A young man gets engaged, and his friends ask him, “How did you know that she was the right one?”
“I knew it the minute I saw her,” he answers. “I took one look into her eyes, and I was gone. It was like rockets on the Fourth of July.”
What this young man is describing is infatuation. Infatuation isn’t a sign that she’s your bashert. It is a sign that you are attracted to her. You can be attracted to your bashert—or to any number of people. Just ask someone who has gone out for a while. It isn’t uncommon that a happily married man or woman went out with other people before they were married, and they may well have had strong feelings toward those other people, feelings that were sometimes more intense than what they felt for their spouse when they went to the chuppah. Yet they go on to build beautiful marriages. And equally telling, many couples get married not really being that “infatuated.” Yet they create strong, loving relationships.
The reason these couples succeed isn’t because infatuation isn’t important—it is. But it was designed to play a specific role. To understand that role, we need a deeper perspective of the human psyche.
CHAPTER 6 – LOVE DOESN’T CONQUER ALL
Ask a typical, single guy what he expects his marriage to be like, and he’ll get this far-off look in his eye, and will say: “Oh, it will be wonderful! I will love her, she will love me, and we’ll live happily ever after.”
This same young man may come from a broken home. He may have lived through years of fighting, screaming, and cursing. He may now have a difficult relationship with his parents and siblings, and may have ongoing run-ins with roommates and friends. He may even be aware that he is a difficult person—but it won’t matter. His marriage will be harmony and bliss. “My wife will love me, I will love her, and we will live together in happiness and joy forever and ever.”
Unfortunately, the divorce courts are filled with such couples. But what went wrong? They started out so in love. He was great. She was perfect. What happened?
What happened was that when they got married, they weren’t in love; they were infatuated. That infatuation wore off, real life set in, and they weren’t ready for it.
Infatuation is like a drug. It affects your senses and changes the way you view things. Everything is wonderful. The whole world is smiling on you. Scientific studies show that falling in love affects brain chemistry in a manner similar to cocaine use; the normal balances are changed. The result is that a couple “in love” experiences a rush of adrenaline, a sense of euphoria, and the feeling that they will always be happy together. “Her bad habits will never bother me. She will always be tolerant of my being late. And we will live forever and ever in this state of bliss.”
INFATUATION PLAYS AN IMPORTANT ROLE
Hashem created infatuation to allow men and women to get married and create long-standing, loving homes. But therein lies the problem. To take two individuals from different backgrounds, with diverse natures and upbringings, put them together for a short time, and then ask them to live together for the rest of their lives in peace and harmony should be impossible.
In all relationships, differences of opinions tend to escalate, feelings eventually get hurt, and after enough time, the liaison ends. Most business partnerships end with a fight. Most friendships weaken as people go their separate ways. So the institution of marriage should never work.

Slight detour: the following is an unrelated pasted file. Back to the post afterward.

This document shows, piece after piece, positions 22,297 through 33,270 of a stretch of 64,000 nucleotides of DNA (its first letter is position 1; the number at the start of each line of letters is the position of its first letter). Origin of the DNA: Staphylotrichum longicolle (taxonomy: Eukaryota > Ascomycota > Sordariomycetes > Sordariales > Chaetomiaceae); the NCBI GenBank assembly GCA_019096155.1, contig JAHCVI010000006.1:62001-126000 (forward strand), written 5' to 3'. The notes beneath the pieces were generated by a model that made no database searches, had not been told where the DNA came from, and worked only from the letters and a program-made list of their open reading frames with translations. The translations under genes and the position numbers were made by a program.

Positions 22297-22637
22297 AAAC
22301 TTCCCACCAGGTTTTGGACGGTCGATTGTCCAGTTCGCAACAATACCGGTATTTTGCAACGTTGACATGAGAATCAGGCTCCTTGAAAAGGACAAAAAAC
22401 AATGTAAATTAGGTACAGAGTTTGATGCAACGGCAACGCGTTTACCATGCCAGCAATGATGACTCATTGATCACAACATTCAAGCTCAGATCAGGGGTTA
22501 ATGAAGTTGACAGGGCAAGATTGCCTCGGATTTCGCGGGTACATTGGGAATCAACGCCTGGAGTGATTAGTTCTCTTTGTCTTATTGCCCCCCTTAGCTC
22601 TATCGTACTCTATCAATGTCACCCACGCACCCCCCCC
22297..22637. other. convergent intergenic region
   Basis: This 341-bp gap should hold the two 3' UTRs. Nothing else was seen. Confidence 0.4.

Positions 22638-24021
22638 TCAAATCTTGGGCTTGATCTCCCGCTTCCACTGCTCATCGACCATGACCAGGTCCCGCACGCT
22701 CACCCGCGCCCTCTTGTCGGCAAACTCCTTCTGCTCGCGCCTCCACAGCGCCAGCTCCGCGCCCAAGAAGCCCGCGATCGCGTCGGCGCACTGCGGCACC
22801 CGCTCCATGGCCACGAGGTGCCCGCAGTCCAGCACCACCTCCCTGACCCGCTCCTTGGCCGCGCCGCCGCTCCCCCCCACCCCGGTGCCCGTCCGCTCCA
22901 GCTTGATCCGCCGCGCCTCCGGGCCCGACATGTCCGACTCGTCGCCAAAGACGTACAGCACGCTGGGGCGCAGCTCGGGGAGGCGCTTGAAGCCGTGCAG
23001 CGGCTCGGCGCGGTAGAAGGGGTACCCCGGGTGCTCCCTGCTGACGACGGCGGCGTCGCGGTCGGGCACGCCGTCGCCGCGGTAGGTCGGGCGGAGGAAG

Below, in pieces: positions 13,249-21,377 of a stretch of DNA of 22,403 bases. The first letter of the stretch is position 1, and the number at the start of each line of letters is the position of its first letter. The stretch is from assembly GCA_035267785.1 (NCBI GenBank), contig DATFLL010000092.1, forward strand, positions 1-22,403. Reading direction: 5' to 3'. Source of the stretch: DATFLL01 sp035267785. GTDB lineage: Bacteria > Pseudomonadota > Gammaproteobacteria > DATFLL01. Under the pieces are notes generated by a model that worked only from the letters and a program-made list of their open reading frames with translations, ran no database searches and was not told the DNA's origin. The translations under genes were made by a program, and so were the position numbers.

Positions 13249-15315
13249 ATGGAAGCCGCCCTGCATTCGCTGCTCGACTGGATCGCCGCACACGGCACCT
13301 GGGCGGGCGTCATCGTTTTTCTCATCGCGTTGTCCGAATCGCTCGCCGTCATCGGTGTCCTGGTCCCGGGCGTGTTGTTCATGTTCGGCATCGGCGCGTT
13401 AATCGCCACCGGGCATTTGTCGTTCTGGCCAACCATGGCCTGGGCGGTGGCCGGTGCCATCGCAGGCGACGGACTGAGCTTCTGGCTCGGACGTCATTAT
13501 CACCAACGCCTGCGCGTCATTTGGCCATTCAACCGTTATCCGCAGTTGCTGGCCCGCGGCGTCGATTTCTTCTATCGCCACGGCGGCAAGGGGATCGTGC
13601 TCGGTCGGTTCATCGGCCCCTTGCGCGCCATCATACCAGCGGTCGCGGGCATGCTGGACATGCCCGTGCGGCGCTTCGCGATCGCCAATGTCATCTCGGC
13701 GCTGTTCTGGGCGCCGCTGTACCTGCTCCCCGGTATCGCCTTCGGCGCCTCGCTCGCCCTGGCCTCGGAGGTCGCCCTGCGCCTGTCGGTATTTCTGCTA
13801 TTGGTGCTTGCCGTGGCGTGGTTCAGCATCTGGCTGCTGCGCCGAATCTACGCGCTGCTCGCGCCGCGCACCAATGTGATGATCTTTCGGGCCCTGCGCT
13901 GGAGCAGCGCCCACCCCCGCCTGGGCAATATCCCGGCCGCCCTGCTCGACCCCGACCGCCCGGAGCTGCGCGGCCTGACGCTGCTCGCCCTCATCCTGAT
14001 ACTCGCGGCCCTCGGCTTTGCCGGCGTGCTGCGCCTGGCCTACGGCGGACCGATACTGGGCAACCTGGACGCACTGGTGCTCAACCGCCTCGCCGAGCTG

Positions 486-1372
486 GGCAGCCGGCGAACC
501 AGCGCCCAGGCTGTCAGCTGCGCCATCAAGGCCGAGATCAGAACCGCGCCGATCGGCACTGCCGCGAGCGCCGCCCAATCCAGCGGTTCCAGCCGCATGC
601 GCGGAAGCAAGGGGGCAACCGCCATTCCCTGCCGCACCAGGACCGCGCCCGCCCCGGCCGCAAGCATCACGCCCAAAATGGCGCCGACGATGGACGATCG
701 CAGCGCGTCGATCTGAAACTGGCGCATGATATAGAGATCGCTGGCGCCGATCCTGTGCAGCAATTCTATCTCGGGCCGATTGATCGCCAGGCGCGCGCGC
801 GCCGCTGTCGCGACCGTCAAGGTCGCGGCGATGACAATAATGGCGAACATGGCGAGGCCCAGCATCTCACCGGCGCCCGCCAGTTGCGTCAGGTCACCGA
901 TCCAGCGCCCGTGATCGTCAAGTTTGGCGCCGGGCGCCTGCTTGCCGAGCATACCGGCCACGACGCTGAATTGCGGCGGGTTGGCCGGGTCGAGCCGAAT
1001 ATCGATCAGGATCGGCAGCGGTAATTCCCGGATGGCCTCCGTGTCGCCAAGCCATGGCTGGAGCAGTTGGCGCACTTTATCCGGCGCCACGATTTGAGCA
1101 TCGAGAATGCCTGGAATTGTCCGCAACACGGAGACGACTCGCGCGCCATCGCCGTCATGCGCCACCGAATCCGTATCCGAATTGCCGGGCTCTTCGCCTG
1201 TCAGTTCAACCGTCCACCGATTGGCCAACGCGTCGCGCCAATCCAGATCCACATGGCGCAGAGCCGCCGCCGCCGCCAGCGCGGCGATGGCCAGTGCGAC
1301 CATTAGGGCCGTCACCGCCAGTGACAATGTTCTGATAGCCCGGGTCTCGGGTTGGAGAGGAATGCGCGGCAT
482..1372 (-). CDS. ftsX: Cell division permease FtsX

To allow marriages to succeed, Hashem gave mankind the capacity to love. When a couple is in love, they operate in a climate of acceptance and understanding. They overlook each other’s shortcomings and ignore each other’s flaws. She is forgiving. He is tolerant. Differences don’t matter. Disagreements are rare. Your way. My way. What difference does it make anyway? And the marriage thrives despite what life throws at it. The heart blood of a successful marriage is love.
But love isn’t instant. Learning to give doesn’t come naturally. And real dedication to another person takes a long time to develop. To allow marriages to flourish, Hashem created certain forces to jumpstart the relationship.
One of these forces is infatuation. Infatuation works like sulphur on a kitchen match. When you strike a match against the phosphorous on the match box, it will ignite into a flame. It gets very hot, very quickly. For a second or two it will flare up, just long enough to light the wood of the match. That flame, however, wasn’t designed to last. It was meant to be a catalyst to start the fire—not to keep it going. If the wood catches, it succeeded in its job. If not, it shined bright for a short while, but accomplished nothing.
Infatuation works the same way. It allows the couple to begin; it starts the process. But they must then do the difficult work of creating a true bond of love. They need to become attuned to each other’s needs; they have to learn to actually care about each other. And the hardest part: they have to change those things that bother their spouse. Change isn’t easy. Unfortunately, many couples never make the transition.
Often, their initial expectation was their downfall. They walked in thinking, “We are in love, so everything will be beautiful and easy. Love will conquer all.” The problem is that they weren’t in love; they were infatuated. When the drug wore off, they woke up the same people they were before, and then the choice was either change or suffer. Many people never make those changes, and their marriages dissolve.
But here is the point. While infatuation is an important tool to help start a marriage, it isn’t the basis for a marriage, and it certainly isn’t a criterion for choosing a life’s partner. It is a short-lived chemical explosion, and if you use it as the indicator that “this is my bashert,” you might well be making a grave error.